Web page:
import java.io.PrintWriter;
import java.util.Enumeration;


@WebServlet(name = "ShowHeaders", urlPatterns = {"/ShowHeaders"})
public class ShowHeaders extends HttpServlet {

    @Override
    protected void doGet(HttpServletRequest request, HttpServletResponse response)
            throws IOException {

        PrintWriter out = response.getWriter();

        response.setContentType("text/html");
        out.println("<!DOCTYPE html>");
        out.println("<html lang=\"en\">");
        out.println("<head>");
        out.println("<title>HTTP headers</title>");
        out.println("<body>");
        out.println("<p>Headers</p>");

        Enumeration<String> headerNames = request.getHeaderNames();

        out.println("<ol>");

        while (headerNames.hasMoreElements()) {

            out.print("<li>");
            String headerName = headerNames.nextElement();
            out.print(headerName + " = ");
            String headerValue = request.getHeader(headerName);
            out.print(headerValue);
            out.println("</li>");
        }

        out.println("</ol>");

        out.println("</body>");
        out.println("</html>");
    }
}

The ShowHeaders servlet finds out HTTP headers sent by the client and sends them back in a HTML file.

PrintWriter out = response.getWriter()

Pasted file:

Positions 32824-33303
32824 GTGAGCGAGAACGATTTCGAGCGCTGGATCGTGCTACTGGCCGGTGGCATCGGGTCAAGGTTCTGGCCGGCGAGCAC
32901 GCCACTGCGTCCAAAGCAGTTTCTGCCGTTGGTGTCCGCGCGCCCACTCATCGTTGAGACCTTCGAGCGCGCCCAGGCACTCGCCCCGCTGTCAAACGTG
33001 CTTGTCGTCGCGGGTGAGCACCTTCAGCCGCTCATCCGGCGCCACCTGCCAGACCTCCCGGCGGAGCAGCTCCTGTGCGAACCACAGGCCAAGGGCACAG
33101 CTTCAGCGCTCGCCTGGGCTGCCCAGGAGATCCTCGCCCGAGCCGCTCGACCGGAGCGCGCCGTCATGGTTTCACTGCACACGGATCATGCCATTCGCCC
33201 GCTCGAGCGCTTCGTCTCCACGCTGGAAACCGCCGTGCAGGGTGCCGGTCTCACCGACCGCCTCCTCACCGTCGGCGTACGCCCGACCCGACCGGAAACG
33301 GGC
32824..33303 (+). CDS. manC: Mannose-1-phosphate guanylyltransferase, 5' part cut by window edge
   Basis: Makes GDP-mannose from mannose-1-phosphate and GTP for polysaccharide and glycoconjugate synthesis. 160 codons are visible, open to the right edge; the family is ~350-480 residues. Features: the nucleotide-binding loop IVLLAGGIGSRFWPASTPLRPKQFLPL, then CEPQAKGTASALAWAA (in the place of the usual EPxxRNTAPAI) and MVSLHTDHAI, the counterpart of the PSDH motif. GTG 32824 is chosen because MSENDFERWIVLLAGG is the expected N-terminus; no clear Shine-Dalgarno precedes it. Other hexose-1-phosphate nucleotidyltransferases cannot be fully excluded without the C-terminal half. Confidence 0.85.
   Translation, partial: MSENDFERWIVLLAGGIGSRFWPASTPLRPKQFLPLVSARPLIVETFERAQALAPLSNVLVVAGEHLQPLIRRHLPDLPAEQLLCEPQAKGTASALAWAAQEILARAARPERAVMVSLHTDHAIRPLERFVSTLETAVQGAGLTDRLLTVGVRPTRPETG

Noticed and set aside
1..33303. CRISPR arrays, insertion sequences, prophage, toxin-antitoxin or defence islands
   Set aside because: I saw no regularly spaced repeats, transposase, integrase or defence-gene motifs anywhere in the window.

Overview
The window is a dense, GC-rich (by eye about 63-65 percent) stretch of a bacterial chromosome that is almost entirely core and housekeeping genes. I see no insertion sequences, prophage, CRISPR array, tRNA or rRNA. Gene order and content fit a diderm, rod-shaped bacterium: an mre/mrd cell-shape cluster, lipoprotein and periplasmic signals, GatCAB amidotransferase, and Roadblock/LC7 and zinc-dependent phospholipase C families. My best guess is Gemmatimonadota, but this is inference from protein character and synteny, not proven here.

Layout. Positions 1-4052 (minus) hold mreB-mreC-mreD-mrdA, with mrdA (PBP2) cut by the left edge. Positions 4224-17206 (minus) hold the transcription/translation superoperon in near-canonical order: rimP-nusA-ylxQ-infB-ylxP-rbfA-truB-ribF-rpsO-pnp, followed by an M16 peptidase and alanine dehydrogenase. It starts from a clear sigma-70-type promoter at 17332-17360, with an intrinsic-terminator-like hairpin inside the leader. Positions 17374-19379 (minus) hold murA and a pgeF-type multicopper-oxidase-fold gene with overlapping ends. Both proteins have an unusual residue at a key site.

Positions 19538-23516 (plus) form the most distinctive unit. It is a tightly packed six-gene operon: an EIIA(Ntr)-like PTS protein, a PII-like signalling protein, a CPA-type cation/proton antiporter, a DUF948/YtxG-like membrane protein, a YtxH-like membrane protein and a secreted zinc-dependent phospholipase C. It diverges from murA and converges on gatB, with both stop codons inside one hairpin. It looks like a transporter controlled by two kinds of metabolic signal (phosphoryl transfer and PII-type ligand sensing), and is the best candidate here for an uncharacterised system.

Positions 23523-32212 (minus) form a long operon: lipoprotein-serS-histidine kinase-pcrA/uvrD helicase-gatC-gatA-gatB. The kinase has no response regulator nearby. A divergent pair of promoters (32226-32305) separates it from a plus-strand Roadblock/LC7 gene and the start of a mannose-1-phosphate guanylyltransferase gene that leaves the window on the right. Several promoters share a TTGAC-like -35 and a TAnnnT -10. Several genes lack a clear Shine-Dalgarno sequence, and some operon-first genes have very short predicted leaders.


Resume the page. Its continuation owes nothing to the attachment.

We directly write to the PrintWriter. Note that while it is possible to do this direct writing, modern Java web applications use templates such as Thymeleaf, FreeMarker, or JSP to create HTML pages.

response.setContentType("text/html");

The content type of the response is set to text/html.

Enumeration<String> headerNames = request.getHeaderNames();

We get the header names with the getHeaderNames method. It returns an enumeration of strings.

String headerName = headerNames.nextElement();

We get the next header name from the enumeration with the nextElement method.

String headerValue = request.getHeader(headerName);

With the getHeader, we get the header value.

Navigate to localhost:8080/app/ShowHeaders to get the headers through a servlet.

Showing header fields in a JSP file

In the second example, we display HTTP headers in a JSP file. We also use the JSTL library.

webapp/showHeaders.jsp
<%@ taglib prefix='c' uri='http://java.sun.com/jsp/jstl/core' %>
<!DOCTYPE html>
<html lang="en">
  <head>
    <title>HTTP headers</title>
  </head>
  <body>
    <p>HTTP headers:</p>
    <ol>
      <c:forEach var="nextHeader" items="${header}">
          <li><c:out value="${nextHeader.key}" /> = <c:out value="${nextHeader.value}" /></li>
      </c:forEach>
    </ol>
  </body>
</html>

A JSP file has a header implicit object, which is a map of header names and their values.

<c:forEach var="nextHeader" items="${header}">
    <li><c:out value="${nextHeader.key}" /> = <c:out value="${nextHeader.value}" /></li>
</c:forEach>

Using the JSTL's forEach tag, we iterate over the map and display the header names and their values.

Navigate to localhost:8080/app/showHeaders.jsp to get the headers through a JSP.

In this tutorial, we worked with HTTP header fields.

List all Java Servlet tutorials.